“Our small, sporty personal car.” 1975 Mustang sales brochure
- Steel-belted radial tires were now standard on all Mustangs.
- The Ghia now featured a rectangular “opera” rear window and a half-vinyl roof.
- Due to performance demand and the end of the oil embargo, a V-8 engine option was once again offered for the Mustang line.
Muscle Car Specifications
To capitalize on the success of the introduction of the 1974 Mustang II, Ford left the 1975 Mustang largely unchained. The main exterior differences were a slightly revised grille, now flush with a thinner opening panel to make room for models containing the new V-8 engine. In addition to the opera windows, the Ghia also added the Mustang’s first glass moonroof option.
The new engine option was a 302 cubic inch, 5.0 liter V-8 producing 140 horsepower, beginning the 5.0 label that Ford would capitalize on throughout the next couple of decades. Standard was the 140 cubic inch four-cylinder introduced in 1974, and an upgrade could be made to the 171 cubic inch V6, also available in 1974. These engines produced 88 and 105 horsepower, respectively.
While the previous year’s introductory Mustang II model had been enormously successful, sales fell off with the 1975 model year, with total production down to 188,575 from 1974’s 385,993 statistic. Average price was up about $450, and the Mach I was the only Mustang other than the 1971 Boss 351 that had ever had a base price over $4,000.
Inside, the Mustang remained almost unchanged from 1974, and included short bucket seats with headrests, wood-grain trim on all models and, introduced later in the production year, windshield wiper controls on the turn signal lever rather than the dash. New regulations required all 1975 Mustangs to meet unleaded fuel requirements and add a catalytic converter.
Adding almost $400 to its base price tag, at $3,529, the Mustang coupe production was down by nearly 100,000 units since 1974, totaling 85,155.
The base hatchback line saw production go down to 30,038 for the 1975 model. This model included sportier, styled steel wheels and, as had become standard on the fastback and hatch back models, a fold down rear seat for additional cargo space. The hatchback had a base price of $3,818 for 1975.
Particularly with its new half-vinyl roof and rectangular opera windows, the Ghia was presented to look like a luxury car with the small size of a Mustang. In addition to the aforementioned features, the exterior of the Ghia included deluxe spoke style wheel covers, dual paint stripes and dual remote control mirrors. Inside, there was shag carpet, a standard console, and the seats were available in Westminster cloth or all vinyl. With production totaling 52,320, the Ghia had a base price of $3,938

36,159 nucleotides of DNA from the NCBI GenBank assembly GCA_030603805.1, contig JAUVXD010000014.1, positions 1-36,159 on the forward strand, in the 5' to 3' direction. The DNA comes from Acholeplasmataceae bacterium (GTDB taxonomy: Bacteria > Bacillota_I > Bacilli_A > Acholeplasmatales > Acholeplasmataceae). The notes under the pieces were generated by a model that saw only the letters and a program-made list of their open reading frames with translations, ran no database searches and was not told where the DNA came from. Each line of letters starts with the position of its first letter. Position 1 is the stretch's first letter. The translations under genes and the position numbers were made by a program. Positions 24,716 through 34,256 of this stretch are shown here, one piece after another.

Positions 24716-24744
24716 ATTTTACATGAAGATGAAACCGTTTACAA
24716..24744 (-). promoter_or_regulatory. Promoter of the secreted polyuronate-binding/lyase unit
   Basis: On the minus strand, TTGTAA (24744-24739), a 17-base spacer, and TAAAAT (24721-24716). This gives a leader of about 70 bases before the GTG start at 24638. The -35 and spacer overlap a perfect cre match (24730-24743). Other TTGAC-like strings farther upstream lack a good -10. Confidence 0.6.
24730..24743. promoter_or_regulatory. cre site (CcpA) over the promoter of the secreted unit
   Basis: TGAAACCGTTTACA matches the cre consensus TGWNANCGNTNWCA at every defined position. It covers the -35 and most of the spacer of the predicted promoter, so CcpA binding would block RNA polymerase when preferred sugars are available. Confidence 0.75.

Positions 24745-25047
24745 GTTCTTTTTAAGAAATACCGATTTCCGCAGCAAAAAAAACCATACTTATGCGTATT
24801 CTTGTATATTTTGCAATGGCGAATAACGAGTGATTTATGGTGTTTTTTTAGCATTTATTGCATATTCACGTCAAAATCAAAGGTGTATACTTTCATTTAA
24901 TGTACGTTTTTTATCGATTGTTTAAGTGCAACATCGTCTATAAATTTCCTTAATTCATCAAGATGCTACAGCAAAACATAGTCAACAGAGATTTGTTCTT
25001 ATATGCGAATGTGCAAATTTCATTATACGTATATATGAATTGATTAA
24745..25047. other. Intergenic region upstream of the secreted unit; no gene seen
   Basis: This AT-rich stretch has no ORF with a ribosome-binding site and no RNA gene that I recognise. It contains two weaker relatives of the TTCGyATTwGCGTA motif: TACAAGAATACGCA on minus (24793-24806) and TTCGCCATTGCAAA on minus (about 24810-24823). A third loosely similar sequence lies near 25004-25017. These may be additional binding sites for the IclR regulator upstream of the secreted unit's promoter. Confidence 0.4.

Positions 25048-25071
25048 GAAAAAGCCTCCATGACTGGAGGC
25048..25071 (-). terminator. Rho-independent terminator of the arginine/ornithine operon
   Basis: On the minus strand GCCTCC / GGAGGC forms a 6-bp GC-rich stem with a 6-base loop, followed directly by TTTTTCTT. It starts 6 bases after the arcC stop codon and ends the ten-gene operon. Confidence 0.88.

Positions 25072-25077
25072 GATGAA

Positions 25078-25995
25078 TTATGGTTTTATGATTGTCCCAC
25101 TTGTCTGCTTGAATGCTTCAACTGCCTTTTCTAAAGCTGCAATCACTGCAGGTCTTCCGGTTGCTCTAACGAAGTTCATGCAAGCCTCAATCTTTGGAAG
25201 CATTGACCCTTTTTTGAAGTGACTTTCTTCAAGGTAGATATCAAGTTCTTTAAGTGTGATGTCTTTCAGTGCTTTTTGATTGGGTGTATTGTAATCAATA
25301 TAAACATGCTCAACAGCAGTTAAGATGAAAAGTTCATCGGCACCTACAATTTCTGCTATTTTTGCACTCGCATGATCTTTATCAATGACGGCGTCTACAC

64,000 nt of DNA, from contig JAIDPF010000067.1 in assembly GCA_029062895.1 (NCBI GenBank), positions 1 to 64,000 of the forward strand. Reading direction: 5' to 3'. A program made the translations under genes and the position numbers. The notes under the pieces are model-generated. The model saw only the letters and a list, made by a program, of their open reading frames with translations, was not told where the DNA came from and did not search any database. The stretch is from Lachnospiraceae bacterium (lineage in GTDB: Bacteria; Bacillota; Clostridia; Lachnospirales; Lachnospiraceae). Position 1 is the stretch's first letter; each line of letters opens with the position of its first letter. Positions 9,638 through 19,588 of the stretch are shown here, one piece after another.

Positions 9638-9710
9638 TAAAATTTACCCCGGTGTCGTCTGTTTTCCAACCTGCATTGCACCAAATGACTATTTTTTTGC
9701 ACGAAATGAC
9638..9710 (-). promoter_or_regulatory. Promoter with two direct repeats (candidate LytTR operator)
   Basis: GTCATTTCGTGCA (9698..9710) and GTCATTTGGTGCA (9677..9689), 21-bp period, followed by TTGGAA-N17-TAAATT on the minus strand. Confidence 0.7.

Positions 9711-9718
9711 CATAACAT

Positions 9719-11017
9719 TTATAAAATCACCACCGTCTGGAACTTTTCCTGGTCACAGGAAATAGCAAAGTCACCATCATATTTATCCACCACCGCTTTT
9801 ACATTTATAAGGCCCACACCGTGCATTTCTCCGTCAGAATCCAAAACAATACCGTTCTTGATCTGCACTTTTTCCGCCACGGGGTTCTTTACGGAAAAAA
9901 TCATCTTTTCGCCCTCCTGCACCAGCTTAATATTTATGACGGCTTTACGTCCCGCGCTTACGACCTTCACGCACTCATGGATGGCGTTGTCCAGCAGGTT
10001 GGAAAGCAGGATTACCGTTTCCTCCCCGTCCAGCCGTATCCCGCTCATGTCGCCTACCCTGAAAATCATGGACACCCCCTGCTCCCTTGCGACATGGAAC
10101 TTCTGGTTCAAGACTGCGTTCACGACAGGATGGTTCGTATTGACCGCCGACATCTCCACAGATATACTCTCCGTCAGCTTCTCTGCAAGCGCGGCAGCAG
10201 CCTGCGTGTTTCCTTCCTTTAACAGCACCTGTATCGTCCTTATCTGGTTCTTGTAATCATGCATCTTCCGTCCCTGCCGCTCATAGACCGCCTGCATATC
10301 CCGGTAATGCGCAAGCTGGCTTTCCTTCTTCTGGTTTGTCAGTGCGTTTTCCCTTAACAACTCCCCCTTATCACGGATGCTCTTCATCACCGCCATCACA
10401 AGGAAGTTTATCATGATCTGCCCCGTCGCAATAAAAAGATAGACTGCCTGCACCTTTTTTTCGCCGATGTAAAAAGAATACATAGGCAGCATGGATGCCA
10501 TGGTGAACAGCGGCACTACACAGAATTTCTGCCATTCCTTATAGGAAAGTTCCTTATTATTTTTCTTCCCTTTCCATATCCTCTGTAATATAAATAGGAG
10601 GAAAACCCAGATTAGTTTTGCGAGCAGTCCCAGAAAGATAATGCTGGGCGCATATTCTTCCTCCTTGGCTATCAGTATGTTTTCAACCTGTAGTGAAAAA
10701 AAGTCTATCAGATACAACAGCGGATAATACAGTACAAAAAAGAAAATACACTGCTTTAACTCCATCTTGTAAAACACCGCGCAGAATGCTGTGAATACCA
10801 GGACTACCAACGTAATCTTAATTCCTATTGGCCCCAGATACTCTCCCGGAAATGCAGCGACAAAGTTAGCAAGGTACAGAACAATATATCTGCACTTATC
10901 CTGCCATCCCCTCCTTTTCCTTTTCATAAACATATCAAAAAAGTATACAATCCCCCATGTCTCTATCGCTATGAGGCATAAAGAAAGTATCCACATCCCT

Ford tried to market the Mach I to admirers of past Mustangs, while keeping in line with the economical concerns of the times. “Look at Mach I’s racy lines and you might never guess its budget-stretching ways,” was how they put it in the manual. The only model to come standard with the V6 motor, the Mach I featured an exclusive trim option featuring a black painted strip along the lower part of the car. As the aforementioned only model with a base price over $4,000, the Mach I sold for $4,188 and had a production run of 21,062.
Pony Car Competition
In 1975, the only cars that could still be considered pony cars were the Chevy Camaro and the Pontiac Firebird. The AMC Javelin, Dodge Challenger and Plymouth Barracuda all had ended their initial runs before the 1975 model-year. The Mustang, with its far smaller styling geared for fuel economy, was gearing up to take on the influx of small import cars that would be flooding the American driving market in the years to come.
|I4||2.3 L||Fuel Injection||85 hp @ 5000 rpm|
|I6||2.8 L||Fuel Injection||97 hp @ 4400 rpm|
|V8||302ci||1x2bbl||139 hp @ 4000 rpm|
|0 to 60 mph||Quarter Mile||Engine||Source|
|10.5 sec||17.9 sec @ 77.0 mph||302ci/139hp||Estimate|
Fuel Economy Verses Performance – Fuel Economy Win
Although it is hard to image today, this was a hot car in 1975. Mustang and muscle car purest may have felt betrayed with the introduction of this generation of Mustangs but times had changed radically in the early 1970’s. Power was out and fuel economy was in. Ford’s decision to go economy was the right one if sales are the main consideration because sales increased considerably. Today’s Mustangs can offer astounding performance and decent fuel economy at the same time. But in 1975 having both fuel economy and great performance was only a dream.
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